6.              Palaeoclimatic and archaeological evidence for a 200-yr recurrence of floods and droughts linking California, Mesoamerica and South America over the past 2000 years
(Holocene, Volume 13, Number 5, pp. 763-778, 2003)
– Arndt Schimmelmann, Carina B. Lange, Betty J. Meggers

Gletscher

1.              Kilimanjaro Glaciers: Recent areal extent from satellite data and new interpretation of observed 20th century retreat rates (PDF)
(Geophysical Research Letters, Volume 33, Issue 16, August 2006)
– Nicolas J. Cullen et al.

2.              Modern Glacier Retreat on Kilimanjaro as Evidence of Climate Change: Observations and Fact (PDF)
(International journal of climatology, Volume 24, Number 3, pp. 329-339, March 2004)
– Georg Kaser et al.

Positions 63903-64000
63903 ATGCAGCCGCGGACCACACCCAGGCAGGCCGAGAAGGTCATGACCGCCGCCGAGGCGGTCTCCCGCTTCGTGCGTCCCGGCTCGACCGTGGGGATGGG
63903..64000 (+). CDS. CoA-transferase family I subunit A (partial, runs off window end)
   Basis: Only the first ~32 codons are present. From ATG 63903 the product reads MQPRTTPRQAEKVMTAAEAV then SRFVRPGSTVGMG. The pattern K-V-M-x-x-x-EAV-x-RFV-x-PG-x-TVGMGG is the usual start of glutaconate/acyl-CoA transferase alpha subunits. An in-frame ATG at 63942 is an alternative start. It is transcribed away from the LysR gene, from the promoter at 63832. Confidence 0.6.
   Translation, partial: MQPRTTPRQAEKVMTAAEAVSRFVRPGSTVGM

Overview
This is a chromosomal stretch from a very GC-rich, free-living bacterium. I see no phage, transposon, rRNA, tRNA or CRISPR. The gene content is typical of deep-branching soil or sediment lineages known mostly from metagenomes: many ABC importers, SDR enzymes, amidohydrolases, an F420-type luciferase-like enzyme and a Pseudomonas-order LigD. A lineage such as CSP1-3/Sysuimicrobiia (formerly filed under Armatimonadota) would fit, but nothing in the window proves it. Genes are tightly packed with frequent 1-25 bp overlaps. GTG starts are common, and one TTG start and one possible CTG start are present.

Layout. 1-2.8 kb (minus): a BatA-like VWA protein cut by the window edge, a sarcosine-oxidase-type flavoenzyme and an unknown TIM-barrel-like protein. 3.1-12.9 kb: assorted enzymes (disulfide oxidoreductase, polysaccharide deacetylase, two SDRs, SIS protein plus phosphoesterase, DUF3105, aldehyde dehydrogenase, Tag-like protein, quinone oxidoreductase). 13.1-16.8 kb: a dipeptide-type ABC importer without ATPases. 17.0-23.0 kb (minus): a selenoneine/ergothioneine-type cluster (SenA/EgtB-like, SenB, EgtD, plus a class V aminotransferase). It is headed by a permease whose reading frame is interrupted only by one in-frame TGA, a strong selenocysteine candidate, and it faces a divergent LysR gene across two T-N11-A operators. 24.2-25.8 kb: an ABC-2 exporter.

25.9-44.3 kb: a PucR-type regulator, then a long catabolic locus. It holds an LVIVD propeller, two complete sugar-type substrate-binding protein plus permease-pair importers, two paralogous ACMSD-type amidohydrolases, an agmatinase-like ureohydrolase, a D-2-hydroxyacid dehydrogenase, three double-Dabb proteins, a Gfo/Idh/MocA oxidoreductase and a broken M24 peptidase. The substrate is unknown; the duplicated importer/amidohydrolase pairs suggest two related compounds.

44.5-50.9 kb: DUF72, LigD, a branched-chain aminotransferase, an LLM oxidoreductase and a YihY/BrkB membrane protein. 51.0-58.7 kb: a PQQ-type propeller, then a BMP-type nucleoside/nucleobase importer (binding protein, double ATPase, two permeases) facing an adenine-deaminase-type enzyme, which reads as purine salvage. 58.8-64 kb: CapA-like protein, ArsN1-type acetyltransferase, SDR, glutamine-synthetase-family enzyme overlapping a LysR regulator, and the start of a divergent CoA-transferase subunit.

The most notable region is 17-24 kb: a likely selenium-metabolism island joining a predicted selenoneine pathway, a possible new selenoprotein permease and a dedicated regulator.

3.              Recent glacier advances in Norway and New Zealand: A comparison of their glaciological and meteorological causes
(Geografiska Annaler: Series A, Physical Geography, Volume 87, Issue 1, pp. 141-157, March 2005)
– T. Chinn et al.

4.              The Shrinking Glaciers of Kilimanjaro: Can Global Warming Be Blamed?
(American Scientist, Volume 95, Number 4, pp. 318-325, July 2007)
– PW Mote, Georg Kaser

5.              Very high-elevation Mont Blanc glaciated areas not affected by the 20th century climate change
(Journal of Geophysical Research, Volume 112, Issue D9, May 2007)
– C. Vincent, E. Le Meur, D. Six, M. Funk, M. Hoelzle, S. Preunkert

Grönland

1.              Global Warming and the Greenland Ice Sheet (PDF)
(Climatic Change, Volume 63, Numbers 1-2, pp. 201-221, March 2004)
– Petr Chylek, Jason E. Box, Glen Lesins

2.              Greenland warming of 1920-1930 and 1995-2005
(Geophysical Research Letters, Volume 33, Issue 11, June 2006)
– Petr Chylek, M. K. Dubey, G. Lesins

3.              Rapid Changes in Ice Discharge from Greenland Outlet Glaciers